Info@NationalCyberSecurity
Info@NationalCyberSecurity

Hackers Leaks Part of El Salvador’s Chivo Bitcoin ATM Source Code | #hacking | #cybersecurity | #infosec | #comptia | #pentest | #hacker


Cybercrime group CiberInteligenciaSV has published some of the source code related to El Salvador’s Bitcoin ATM network on a public black hat-hacking crime forum.

The El Salvador government is yet to publicly acknowledge the hackers release of Chivo’s source code.

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Posted April 24, 2024 at 1:27 am EST.

Chivo Wallet, the embattled crypto wallet sponsored by the government of El Salvador, appears to be the subject of another large-scale security breach, as a hacking group released snippets of the wallet’s source code on a public forum.

On Tuesday, the cybercrime group known as CiberInteligenciaSV leaked part of the source code and VPN credentials of the Chivo Wallet Bitcoin ATM network on black hat hacking crime forum BreachForums.

“This time I bring you the code that is inside the Bitcoin Chivo Wallet ATMs in El Salvador, remember that it is a government wallet, and as you know, we do not sell, we publish everything for free for you,” wrote the hacker group.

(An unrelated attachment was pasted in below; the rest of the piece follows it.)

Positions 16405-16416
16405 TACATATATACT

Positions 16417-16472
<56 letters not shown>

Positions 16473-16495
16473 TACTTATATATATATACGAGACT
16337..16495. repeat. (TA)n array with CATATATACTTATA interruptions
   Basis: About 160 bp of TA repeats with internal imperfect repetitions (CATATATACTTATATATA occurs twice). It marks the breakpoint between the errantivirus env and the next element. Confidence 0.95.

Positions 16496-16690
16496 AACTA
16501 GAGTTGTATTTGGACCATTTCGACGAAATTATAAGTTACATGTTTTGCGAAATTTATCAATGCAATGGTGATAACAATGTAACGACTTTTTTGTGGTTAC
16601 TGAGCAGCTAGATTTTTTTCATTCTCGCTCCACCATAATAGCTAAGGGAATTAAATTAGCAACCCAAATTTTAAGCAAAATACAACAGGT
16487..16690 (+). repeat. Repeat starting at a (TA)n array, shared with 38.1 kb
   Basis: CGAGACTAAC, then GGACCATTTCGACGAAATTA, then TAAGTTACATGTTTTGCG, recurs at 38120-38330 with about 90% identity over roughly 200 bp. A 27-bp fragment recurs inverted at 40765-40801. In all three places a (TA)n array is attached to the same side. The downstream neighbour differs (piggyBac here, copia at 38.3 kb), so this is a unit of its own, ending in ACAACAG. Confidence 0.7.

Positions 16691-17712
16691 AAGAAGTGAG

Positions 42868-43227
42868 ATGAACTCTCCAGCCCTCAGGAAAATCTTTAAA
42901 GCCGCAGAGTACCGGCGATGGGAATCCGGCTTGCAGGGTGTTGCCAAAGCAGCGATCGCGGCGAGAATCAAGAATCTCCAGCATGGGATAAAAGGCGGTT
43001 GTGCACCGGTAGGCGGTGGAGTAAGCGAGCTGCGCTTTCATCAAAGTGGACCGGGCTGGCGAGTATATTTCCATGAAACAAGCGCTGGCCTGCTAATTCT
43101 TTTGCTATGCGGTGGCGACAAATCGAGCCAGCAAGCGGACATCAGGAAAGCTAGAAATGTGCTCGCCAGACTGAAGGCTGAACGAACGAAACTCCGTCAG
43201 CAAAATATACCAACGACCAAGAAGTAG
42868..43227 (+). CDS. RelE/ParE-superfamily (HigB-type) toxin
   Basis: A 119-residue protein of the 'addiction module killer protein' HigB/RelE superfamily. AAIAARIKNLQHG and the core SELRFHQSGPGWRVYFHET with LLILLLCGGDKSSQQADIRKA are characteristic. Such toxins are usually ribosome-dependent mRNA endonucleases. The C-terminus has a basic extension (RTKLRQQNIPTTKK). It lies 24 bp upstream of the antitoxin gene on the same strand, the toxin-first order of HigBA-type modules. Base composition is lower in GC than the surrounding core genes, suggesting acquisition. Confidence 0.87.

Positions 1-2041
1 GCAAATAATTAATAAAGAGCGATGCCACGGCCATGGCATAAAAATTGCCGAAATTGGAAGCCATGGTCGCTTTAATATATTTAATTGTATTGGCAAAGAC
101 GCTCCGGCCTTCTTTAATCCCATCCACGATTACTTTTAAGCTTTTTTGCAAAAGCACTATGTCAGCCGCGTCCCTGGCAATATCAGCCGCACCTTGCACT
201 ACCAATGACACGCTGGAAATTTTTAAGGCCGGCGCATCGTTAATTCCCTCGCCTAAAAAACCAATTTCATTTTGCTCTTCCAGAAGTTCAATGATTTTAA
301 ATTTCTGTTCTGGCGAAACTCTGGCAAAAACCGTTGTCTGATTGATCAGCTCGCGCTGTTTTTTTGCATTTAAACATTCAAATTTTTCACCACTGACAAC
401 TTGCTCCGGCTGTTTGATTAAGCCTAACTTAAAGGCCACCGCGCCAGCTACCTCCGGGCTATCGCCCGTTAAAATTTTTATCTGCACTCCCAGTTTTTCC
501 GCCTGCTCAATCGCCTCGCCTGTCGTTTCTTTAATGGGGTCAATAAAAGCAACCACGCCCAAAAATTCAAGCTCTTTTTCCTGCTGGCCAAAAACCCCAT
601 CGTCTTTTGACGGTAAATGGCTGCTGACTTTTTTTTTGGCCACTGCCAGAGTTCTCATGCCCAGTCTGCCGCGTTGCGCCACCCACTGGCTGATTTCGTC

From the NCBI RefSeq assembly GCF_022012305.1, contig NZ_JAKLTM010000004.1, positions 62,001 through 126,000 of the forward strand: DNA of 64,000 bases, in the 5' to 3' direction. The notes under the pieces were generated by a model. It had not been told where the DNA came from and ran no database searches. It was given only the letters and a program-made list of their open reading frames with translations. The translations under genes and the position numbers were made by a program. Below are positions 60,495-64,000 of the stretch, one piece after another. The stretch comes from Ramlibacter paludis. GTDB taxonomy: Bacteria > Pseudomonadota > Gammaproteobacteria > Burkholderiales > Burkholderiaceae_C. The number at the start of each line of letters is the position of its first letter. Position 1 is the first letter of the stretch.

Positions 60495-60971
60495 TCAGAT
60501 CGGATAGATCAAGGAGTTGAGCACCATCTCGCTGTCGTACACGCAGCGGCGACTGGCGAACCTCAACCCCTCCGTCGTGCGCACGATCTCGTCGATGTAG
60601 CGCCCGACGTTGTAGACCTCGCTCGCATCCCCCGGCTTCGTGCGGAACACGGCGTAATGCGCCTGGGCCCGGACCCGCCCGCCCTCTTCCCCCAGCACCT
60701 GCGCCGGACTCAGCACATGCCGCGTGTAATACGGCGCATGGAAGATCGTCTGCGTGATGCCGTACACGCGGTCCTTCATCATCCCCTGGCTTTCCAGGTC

Prior to the hack, the group told members of their Telegram channel that they intended to release part of Chivo’s source code “unless the government snoops and wants to talk,” suggesting the release was some kind of retaliation against El Salvador’s government, although the nature of the hackers demands from them remains unclear at the time of writing.

The latest breach comes after the same group released the personal data of approximately 5.1 million Salvadorans – a database that was linked to the Chivo Wallet, according to a report from Bitcoin.com earlier this month. 

That database held over 144 gigabytes of data and contained the full name, unique identity number, date of birth, address, telephone, email, and a high-definition picture of every citizen included in it. 

The El Salvador government’s woes with respect to the Chivo Wallet, however, date back even further than the latest security breaches. When Chivo was first launched in 2021, some of the country’s citizens stole other people’s credentials to open multiple different accounts and claim a $30 signup bonus that was on offer. 

The wallet’s rollout was, in itself, far from smooth, with a number of users reporting downtime and download issues, prompting the government to take the system down for five hours and implement upgrades to the wallet. 

A research paper published by economists from the National Bureau of Economic Research in April 2022 found that the majority of Chivo’s users had abandoned the wallet shortly after its launch.

At the time of writing, the El Salvador government has not issued any statements in regards to the Chivo Wallet security breach.

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